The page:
Wikimania 2007 talk: “Special:Contributions/newbies: User study of newly registered user behaviour”

Talk: “Special:Contributions/newbies: User study of newly registered user behaviour” by Brianna Laugher. User name : pfctdayelise (pronounced as: “perfect day elise”). Most active on Commons.

Why are we interested in what new users do? New users are really important to community growth. Wikis have to keep growing – they grow or they die.

Interested in the English Wikipedia as it is the trailblazer, and it’s the first point of contact for many people with wikis (so still want a good impression for wikis in general).

Why do new users sign up? Do they think it’s a social site? Do they want to add articles about their employers?

What were other people’s experiences? How did other people interact with you when you first join? When did you first feel that you were part of the wiki community?

The attendees of Wikimania are the success stories.

Did a study of 1 day’s worth of new users. Picked a random day, and just observed all users on EN who registered on that day. What happened to those new users?


  • Deleted edits are not available through the MediaWiki API (would like this; would also like to be able to get a diff of an edit via the API, which currently is not possible).

The day: Feb 1st 2007. 10641 users signed up. This is a fairly typical number.

Showed some of the usernames:

Some were crazy, and you could be sure that they were not coming back.

Not every account represents one person. For example, there were a lot of Stephen Colbert usernames!

Total number of edits that they made:

7000 of the users out of 10000 had zero edits (i.e. 70%). They did nothing with their account.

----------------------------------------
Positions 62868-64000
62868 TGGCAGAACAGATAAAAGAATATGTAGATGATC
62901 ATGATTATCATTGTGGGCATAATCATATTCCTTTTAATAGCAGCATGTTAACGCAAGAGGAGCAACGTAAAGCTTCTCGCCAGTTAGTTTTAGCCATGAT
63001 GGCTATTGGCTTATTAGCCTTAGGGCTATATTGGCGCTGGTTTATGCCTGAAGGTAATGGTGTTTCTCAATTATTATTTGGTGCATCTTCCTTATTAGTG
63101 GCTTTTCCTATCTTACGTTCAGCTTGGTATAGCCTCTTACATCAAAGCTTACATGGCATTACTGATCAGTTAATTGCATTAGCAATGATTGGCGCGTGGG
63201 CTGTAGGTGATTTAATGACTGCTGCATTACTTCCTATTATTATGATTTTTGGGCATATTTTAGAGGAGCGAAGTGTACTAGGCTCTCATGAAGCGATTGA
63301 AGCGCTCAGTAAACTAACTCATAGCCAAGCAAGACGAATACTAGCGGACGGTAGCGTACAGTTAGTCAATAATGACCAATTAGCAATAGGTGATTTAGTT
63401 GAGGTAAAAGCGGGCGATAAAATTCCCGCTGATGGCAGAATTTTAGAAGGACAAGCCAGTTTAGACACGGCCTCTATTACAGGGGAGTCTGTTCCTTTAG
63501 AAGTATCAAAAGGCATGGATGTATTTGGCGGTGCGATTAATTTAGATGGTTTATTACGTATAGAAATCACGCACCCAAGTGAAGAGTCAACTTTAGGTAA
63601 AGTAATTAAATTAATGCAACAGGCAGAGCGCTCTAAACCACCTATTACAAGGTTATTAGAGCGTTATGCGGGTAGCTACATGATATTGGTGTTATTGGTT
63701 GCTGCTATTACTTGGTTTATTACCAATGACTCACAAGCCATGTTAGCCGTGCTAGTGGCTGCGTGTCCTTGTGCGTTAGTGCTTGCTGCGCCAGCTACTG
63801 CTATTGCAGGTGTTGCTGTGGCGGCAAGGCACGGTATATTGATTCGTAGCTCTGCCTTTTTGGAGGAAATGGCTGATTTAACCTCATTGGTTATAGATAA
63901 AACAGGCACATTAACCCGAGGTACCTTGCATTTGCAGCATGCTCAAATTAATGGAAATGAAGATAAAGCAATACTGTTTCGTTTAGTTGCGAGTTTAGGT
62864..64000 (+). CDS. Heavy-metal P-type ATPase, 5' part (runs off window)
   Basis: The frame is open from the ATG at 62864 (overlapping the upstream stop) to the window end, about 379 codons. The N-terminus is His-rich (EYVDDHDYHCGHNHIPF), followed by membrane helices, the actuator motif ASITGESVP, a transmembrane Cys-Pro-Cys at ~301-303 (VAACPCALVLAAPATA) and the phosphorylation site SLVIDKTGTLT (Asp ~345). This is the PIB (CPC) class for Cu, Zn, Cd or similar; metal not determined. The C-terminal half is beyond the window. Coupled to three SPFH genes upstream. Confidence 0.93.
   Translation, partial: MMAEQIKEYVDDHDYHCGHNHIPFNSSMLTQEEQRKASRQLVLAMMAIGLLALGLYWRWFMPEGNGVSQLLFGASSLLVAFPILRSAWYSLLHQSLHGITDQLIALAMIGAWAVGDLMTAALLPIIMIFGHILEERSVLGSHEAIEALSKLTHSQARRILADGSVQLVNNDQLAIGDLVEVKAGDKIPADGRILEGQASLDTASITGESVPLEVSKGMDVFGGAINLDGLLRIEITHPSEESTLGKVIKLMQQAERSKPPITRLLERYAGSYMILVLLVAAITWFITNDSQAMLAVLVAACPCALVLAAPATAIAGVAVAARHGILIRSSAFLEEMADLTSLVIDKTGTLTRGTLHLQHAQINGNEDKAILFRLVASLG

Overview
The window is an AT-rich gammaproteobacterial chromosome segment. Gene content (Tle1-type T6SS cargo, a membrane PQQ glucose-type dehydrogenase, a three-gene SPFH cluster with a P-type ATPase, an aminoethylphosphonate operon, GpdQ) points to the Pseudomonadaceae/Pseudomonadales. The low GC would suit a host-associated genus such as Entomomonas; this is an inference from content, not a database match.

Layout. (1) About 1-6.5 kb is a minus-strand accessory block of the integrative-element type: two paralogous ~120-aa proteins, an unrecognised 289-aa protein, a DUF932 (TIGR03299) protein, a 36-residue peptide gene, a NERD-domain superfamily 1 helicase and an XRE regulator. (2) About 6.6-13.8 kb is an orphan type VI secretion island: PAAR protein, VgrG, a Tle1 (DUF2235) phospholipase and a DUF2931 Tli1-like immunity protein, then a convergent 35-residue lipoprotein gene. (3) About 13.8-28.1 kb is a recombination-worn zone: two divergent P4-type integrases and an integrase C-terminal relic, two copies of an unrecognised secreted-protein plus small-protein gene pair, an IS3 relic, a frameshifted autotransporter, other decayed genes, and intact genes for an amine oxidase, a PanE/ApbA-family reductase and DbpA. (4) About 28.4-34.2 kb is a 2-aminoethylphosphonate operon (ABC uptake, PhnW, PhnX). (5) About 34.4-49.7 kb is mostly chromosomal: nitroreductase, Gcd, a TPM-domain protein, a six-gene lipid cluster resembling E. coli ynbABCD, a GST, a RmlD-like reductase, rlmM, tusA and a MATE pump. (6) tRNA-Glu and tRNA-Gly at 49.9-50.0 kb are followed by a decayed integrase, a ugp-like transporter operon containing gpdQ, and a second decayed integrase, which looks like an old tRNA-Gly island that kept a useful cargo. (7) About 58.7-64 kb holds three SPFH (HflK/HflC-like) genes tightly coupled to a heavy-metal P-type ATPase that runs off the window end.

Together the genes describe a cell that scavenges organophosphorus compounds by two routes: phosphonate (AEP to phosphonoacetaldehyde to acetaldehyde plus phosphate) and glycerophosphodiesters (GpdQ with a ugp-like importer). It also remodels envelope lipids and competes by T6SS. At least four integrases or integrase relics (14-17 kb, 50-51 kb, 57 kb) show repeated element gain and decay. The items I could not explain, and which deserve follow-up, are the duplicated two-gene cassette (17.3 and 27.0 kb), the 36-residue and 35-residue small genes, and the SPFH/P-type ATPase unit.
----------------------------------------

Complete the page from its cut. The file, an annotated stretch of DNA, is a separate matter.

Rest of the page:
How many edits until you are part of the community? 50? 100? 1000?

Only 5% of user made more than 10 edits.

Images uploaded by these users:

1329 images uploaded. 40% of these images were deleted.

Some very troubling cases:

  • 58 images uploaded. Of these 57 were deleted. Seems soul destroying for these people – it’s a lot of effort to upload images. Suspects that the majority of these issues are copyright problems.

Wikipedia = social networking site? To test this looked at talk page. 14% of the sample users had a talk page. Had a look at the edit summaries to the talk pages of these users:

  • 14% of the people got a page deletion notice (e.g. you added something not notable).

  • 36% got a vandalism warning.

  • 19% got an image deletion message.

  • 20% got a welcome message.

  • Some people left a talk message to themselves.

Some people seemed to use Wikipedia as a help lifeline. Kind of disturbing messages about people asking for help with bad domestic situations.

Community dynamics:

  • “All the low-hanging fruit has been picked” – Andrew Lih

  • Backlogs

Discussion of user warnings that we show to people:

“Don’t bite the newbies”. We have template warnings. They are pre-recorded messages. They are officious. It’s not people talking to other people. Templates use the royal “we”.

{{uw-test-2}} –> {{uw-test-3}} –> {{uw-test-4}} –> blocking

Not good system for socialisation and introducing people to Wikipedia and what we are about.

Are new users potential Wikipedians, or are they just pests mucking stuff up?

[[Wikipedia: WikiProject user warnings]]. It would be nicer to have [[Wikipedia: WikiProject user socialization]] – instead of scalding people, would be good to socialise them.

What are the goals of Wikipedia?

New users DO muck stuff up. How do we reward good behaviour and encourage people?

There is no page that identities new content adding users (not just spelling or formatting changes), especially by new users, so they can be encouraged and rewarded. Should we add this?

Everyone has something valuable thing to share. The hard thing is find what that is, and get them to share that stuff.

There is a wiki ethos.

“Laugher’s Law”: If you are going to act as is X is not allowed (existing social restriction), you may as well stop letting people do X (introduce a technical restriction).


  • Change the community attitude.

  • Recognise and reward and promote GOOD behaviour, rather than punishing BAD behaviour.

We treat too much stuff as vandalism. Sometimes people are just confused, or don’t know what to do. Not all people are vandals that we currently call vandalism. E.g. blanking a page can be someone who really knows their stuff (but doesn’t know wikis), and knows that the page as presented is just wrong – so they blank it out.

People being templated to death is due to admins being overloaded. It’s why they were created.

Link to talk’s page.